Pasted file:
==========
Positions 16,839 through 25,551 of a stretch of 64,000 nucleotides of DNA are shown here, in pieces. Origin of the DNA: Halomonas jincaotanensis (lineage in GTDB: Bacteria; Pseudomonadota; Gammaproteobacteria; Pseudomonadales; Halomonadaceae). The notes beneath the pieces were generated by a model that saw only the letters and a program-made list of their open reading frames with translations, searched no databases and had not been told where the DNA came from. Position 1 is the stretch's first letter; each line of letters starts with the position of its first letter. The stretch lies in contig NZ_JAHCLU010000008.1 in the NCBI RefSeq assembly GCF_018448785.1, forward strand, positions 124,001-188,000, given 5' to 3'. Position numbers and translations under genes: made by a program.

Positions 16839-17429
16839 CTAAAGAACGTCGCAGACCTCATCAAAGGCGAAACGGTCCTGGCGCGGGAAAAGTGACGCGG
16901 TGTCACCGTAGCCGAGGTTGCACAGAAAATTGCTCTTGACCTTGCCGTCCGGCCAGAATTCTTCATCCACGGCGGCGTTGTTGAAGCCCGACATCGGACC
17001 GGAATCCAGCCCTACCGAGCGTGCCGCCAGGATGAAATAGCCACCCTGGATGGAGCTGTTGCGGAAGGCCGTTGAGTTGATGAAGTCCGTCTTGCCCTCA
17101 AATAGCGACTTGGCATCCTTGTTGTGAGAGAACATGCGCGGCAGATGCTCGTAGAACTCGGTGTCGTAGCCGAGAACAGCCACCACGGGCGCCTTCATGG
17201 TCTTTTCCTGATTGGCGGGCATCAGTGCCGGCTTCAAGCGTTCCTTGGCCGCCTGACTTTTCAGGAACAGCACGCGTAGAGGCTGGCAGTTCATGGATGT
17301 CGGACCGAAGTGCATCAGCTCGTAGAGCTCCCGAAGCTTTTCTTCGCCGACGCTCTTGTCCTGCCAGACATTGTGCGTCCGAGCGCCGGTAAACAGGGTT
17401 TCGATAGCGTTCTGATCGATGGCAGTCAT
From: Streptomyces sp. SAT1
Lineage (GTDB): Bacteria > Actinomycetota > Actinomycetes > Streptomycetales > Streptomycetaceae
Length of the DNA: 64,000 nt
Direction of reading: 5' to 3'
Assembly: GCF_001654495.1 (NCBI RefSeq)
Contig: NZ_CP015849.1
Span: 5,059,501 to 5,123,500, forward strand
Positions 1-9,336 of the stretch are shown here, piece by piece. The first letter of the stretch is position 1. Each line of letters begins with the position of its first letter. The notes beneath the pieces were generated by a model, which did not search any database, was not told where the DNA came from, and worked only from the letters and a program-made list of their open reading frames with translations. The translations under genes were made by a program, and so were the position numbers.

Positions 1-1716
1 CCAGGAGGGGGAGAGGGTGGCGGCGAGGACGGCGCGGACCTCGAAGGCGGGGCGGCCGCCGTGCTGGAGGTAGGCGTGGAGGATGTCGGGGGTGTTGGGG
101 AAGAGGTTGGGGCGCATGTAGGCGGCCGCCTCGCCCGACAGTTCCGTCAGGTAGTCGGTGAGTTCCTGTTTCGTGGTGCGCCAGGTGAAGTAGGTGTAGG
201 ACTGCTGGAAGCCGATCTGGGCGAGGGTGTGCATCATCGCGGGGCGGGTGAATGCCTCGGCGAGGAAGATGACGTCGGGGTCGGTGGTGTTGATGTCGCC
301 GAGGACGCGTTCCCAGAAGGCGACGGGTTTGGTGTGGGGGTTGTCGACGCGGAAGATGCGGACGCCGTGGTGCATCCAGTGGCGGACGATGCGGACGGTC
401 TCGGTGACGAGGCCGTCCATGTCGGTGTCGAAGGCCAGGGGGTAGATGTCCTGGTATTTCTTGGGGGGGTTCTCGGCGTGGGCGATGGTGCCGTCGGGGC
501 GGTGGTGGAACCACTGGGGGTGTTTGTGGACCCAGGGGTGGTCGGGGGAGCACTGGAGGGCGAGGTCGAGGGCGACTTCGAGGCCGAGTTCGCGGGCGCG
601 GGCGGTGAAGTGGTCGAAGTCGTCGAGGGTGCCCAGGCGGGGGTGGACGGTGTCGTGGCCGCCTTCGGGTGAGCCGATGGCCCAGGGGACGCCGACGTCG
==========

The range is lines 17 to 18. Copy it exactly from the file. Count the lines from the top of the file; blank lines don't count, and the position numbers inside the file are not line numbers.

Positions 1-9,336 of the stretch are shown here, piece by piece. The first letter of the stretch is position 1. Each line of letters begins with the position of its first letter. The notes beneath the pieces were generated by a model, which did not search any database, was not told where the DNA came from, and worked only from the letters and a program-made list of their open reading frames with translations. The translations under genes were made by a program, and so were the position numbers.

Positions 1-1716